The big announcement from my 2022 Budget Address is a proposal to cut the Northampton County Real Estate Property tax by 1 mill. Currently, the County’s millage rate is 11.8. Cutting the rate by one point will result in a revenue loss of approximately $8 million but, thanks to the prudent cuts we’ve made over the last three years, this reduction won’t be a one-off.
Our Department of Fiscal Affairs believes we can keep this cut as we move into the future.
How are we able to do this? The last time Northampton County raised the property tax was for the 2017 budget. In 2016, my predecessor felt the county did not have enough money to function. This turned out to be a gross miscalculation and it has been reflected in the numbers in recent years.
Since I began my term as county executive in 2018, my team has looked for ways to reduce costs without cutting services. We’ve cut excessive travel and identified systems to improve energy efficiency in our buildings. Our departments have been aggressive in applying for Community Development Block Grants, open space and environmental lands grants and funds for rental and utility assistance.
Our purchase of the Department of Human Services in 2019 saved taxpayers $21.2 million in rent along with another $8.75 million in property taxes. It also allowed us to leverage state reimbursements for the property.
This tax cut will not come at the expense of the county services many residents rely on. In the last four years, our Public Works Department has maintained all County properties to a high standard, replaced 20 bridges and repaired three more. An additional three are currently under construction and should be finished by the end of the year. We also built and opened the County’s first Forensic Center with a state-of-the art design and solar panels on the roof as well as finishing construction on the historic Louise Moore Farmhouse.
Merged 911 service
In, 2019 our 911 Emergency Management Services Department integrated with Bethlehem’s 911. This took four years of planning and effort and, I’m proud to say, there haven’t been any disruptions since the switch. Public safety is one of my highest priorities and the county will fully fund our 911 departments so our residents can rely on a high level of service.
Northampton County also purchased electronic voting machines and E-poll books that have helped us put on secure, safe and accurate elections. Elections have been a hot button issue in recent years and more challenging to stage, especially during a pandemic. Thanks to Act 77, which passed in 2019, all Pennsylvania citizens now have the right to vote by mail.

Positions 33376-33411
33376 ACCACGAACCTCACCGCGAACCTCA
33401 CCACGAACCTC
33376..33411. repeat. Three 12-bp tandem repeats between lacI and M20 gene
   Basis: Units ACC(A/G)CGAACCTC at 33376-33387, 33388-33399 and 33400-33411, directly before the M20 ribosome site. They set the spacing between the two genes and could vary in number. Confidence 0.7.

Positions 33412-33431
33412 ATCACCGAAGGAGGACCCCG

With COVID-19 raging around the country and the world, many of our citizens choose to use this option. This has been great for voters, but it forces our Elections Office to conduct two elections on the same day, one at the polls and one by paper ballots, which increases expenses. Thanks to County Council’s willingness to step up and provide the funding, we’ve made all necessary investments in personnel and machinery such as ballot counters so our residents can have their election results within 12 hours of the polls closing.
Protecting our seniors
The biggest challenge posed by the pandemic was keeping our residents and staff safe at Gracedale Nursing Home. Gracedale is the largest long-term care facility under one roof in all of Pennsylvania. In 2019, we installed diesel generators with their own backup system to keep the electricity on during power outages. A respiratory virus always poses a risk to the seniors and the medically compromised, but COVID presented a completely different sort of crisis than functioning for a few days without power.
Gracedale staff were, and still are, heroes. They built an isolation ward with negative air flow for residents who tested positive and adopted new masking and cleaning protocols to prevent transmission of the virus. Vaccines have made a huge difference at Gracedale. After we began administering shots there last December, case numbers stabilized and we were able to bring back some of our volunteers and allow family visits.
This past year, the county used money from the CARES Act and American Rescue Plan for grants to more than 1,000 small businesses and to sponsor drive-through clinics for COVID testing and vaccinations. Combatting the virus isn’t just about lives, it’s also about livelihoods. When the pandemic ends, and it will, we want our business community to be healthy and ready to supercharge our economy.
The proposed tax cut will not have a negative impact on our ability to pay our bills. Northampton County has an A-plus credit rating which means we are a high credit worthy institution. With our government reserves, we don’t expect the drop in the county real estate tax to affect our credit rating.
Lamont McClure is the Northampton County Executive.